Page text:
TE TUATA O MATAKANOHI
In pre-European times, local chiefs often erected a Tuata, a carved ceremonial post, at the edge of bird hunting forests and cultivations to indicate that these lands were protected and its resources safeguarded to sustain the local community for health and sustenance.
In this context, this Tuata has been carved not only to commemorate the ancient history of this area but to protect the school and its resources and the values of the land and its community that are still important today.
The following text explains the Maori history of the Matakanohi and the significance of the carved Tuata.
The figure with the full moko and grasping a ko (digging implement) atop of this Tuata is named Hotumauea after a famous warlord and chief who had manawhenua during the late 1600s over the lands on which Vardon School is sited. The design and elements of this drawing is based on an ancient carving believed to be attributed to an ancient pa named Kaitotehe, near Taupiri,which is now in the Auckland Museum.
Hotumauea was described as being an exceptionally tall and athletic warrior, envied by his in-laws because of his feats of athleticism. He was an exceptionally fast runner and competed in the traditional Maori sports and hand to hand combat.
During Hotumauea's lifetime, he divided his lands up to his descendants. Sections of them became noted gardeners, forming large cultivations and nearby papakainga (small hamlets) in his locality to tend to these cultivations. When Hotumauea died, his body was taken by canoe down the Waikato River to Taupiri, up the Komakorau Stream, and was finally buried at Karamu Pa (Gordonton), next to his relative Hanui. One of Hotumauea's descendants was Parengaope, the mother of Potatau Te Wherowhero, the first Maori King. The Hue represents a gourd that was a receptacle for water and food items. The Hue is symbolic of the library and information centre of the school as a place that feeds the mind.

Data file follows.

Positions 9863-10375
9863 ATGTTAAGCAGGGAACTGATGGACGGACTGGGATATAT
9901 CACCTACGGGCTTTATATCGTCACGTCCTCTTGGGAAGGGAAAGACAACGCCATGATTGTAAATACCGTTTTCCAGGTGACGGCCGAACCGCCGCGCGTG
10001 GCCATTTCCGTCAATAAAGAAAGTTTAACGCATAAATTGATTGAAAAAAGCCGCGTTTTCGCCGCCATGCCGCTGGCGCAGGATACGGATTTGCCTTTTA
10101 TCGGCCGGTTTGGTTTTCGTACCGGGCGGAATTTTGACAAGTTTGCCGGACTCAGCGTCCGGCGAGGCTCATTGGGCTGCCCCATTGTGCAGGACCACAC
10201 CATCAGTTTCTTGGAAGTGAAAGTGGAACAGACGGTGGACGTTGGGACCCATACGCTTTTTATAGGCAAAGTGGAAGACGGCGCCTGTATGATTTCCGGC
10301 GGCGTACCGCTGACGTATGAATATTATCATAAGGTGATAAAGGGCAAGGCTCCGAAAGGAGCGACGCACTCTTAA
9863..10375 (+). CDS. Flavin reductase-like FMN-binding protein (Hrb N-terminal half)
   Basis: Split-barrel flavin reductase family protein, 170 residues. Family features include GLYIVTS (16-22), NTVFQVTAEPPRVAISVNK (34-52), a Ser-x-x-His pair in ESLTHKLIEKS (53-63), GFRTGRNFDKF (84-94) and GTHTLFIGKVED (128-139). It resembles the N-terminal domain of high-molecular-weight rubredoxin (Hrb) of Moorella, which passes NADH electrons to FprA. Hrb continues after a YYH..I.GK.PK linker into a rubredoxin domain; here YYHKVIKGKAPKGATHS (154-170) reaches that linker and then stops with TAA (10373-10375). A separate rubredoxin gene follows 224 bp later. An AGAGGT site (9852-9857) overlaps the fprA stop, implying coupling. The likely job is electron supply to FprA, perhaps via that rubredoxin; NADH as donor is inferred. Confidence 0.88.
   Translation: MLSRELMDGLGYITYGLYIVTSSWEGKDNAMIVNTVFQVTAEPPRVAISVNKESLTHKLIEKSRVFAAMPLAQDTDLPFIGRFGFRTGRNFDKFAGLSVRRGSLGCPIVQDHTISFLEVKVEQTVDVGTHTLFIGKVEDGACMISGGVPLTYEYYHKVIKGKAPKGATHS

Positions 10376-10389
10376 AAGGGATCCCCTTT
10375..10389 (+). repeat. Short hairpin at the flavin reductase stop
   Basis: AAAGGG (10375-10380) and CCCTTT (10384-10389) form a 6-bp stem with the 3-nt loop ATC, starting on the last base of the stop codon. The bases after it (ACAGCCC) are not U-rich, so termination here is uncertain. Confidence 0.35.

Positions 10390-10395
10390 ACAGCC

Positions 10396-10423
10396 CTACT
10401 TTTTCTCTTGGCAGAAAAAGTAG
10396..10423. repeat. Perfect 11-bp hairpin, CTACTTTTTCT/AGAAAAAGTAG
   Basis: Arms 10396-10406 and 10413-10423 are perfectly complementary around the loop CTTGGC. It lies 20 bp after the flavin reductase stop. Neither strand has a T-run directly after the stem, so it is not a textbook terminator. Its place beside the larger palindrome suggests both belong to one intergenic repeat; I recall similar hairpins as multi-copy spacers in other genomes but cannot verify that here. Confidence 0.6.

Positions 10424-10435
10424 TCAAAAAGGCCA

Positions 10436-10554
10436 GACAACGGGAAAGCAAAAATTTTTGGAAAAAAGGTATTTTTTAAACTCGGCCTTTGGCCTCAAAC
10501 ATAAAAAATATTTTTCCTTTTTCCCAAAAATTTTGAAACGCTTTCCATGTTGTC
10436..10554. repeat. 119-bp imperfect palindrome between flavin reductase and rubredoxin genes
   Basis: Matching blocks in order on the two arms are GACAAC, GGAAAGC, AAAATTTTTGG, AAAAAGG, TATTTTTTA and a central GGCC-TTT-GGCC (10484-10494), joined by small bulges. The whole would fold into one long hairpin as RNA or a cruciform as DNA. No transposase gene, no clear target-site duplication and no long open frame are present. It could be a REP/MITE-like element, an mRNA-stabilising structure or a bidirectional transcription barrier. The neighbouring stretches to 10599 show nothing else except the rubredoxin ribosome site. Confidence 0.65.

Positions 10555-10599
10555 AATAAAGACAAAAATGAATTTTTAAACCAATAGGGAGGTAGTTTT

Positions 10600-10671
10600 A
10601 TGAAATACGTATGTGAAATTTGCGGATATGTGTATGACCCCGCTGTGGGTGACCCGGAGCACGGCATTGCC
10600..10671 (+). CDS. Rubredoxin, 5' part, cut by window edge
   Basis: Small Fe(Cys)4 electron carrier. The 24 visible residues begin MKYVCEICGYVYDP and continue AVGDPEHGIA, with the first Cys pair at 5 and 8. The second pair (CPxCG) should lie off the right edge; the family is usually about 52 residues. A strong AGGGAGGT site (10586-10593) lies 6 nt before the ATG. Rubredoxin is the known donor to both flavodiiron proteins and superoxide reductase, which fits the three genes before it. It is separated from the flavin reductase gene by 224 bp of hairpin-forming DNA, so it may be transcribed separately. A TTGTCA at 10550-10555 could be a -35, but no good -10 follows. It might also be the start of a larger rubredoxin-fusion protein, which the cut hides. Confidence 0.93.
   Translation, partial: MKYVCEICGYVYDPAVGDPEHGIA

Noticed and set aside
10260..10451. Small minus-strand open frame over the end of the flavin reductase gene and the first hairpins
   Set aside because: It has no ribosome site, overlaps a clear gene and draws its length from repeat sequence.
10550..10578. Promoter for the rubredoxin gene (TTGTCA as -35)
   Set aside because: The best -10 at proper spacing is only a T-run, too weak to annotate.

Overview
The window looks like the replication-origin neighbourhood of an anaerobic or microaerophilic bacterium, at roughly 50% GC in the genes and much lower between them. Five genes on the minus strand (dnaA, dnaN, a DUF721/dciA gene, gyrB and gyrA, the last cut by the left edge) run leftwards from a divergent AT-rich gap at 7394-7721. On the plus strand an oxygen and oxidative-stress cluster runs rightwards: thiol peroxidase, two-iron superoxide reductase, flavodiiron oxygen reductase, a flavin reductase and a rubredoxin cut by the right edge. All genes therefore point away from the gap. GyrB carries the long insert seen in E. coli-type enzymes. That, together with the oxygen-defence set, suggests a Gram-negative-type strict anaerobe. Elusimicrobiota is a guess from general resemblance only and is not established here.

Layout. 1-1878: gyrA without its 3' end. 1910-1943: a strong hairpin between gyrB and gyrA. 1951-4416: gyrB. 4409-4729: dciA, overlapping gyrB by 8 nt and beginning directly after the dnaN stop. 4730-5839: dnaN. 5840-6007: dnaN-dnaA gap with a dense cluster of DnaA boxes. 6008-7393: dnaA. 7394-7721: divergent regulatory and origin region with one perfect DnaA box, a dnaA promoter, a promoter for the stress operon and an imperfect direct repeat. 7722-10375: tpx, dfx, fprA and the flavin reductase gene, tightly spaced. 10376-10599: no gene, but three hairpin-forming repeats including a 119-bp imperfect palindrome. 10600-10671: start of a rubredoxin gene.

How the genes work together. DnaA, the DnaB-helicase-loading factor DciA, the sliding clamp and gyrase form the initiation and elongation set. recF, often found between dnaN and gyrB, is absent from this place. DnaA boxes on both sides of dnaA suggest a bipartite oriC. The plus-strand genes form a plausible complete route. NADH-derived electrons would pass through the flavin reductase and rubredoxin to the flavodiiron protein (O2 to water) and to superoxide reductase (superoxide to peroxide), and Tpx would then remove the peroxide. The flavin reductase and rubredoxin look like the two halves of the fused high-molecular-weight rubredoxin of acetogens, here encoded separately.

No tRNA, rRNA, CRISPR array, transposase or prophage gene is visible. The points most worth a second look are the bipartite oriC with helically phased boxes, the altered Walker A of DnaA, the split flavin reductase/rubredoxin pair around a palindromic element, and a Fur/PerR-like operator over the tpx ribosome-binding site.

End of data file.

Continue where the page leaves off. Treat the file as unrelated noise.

Hotumauea represents strong qualities of leadership. He also represents the important role of future leaders as teachers and repositories of traditional knowledge and lore. At his feet is a kete of kumara and other crops, symbolising the seeds of knowledge and substance as part of the educational values of Vardon School.
The midsection is called Kauhanga, an ancient Waikato word that is used to describe the central hulI of a canoe. The Kauhanga was often adzed with rippling patterns. The Kauhanga represents the journeys of people from the four winds of the world that now attend Vardon School.
Taratara, the zig-zag patterns along the edge of the Tuata symbolises whakapapa to the land and people's connections to the local area, and the school as a strong focal point of the community. The painted pattern at the base of the Tuata is based upon the traditional Taniko border patterns found on the bases of the Kaitaka cloaks worn by high-ranking chiefs. The design of Taniko pattern chosen is from a cloak worn by fully tattooed Ngati Koura chief, who lived at Pukete pa prior to the land wars, named Te Roore Tatangi, a direct descendant of Hotumauea, who died in 1899. This Taniko pattern portrays the threads of knowledge and admiration of educational achievement. The Tuata is painted in the ancient replicated ochre colours extracted locally from the Waiwherowhero Stream that would have been used in pre-European times by the local inhabitants of this area.
Vardon School Board of Trustees wishes to acknowledge Hare Puke and Wiremu Puke of Ngati Wairere for the development of the concept behind the carving. This Tuata was blessed in accordance with Tainui kawa, (protocol), on May 17, 2007, in the presence of Kaumatua, (elders).
Tihei Mauri Ora!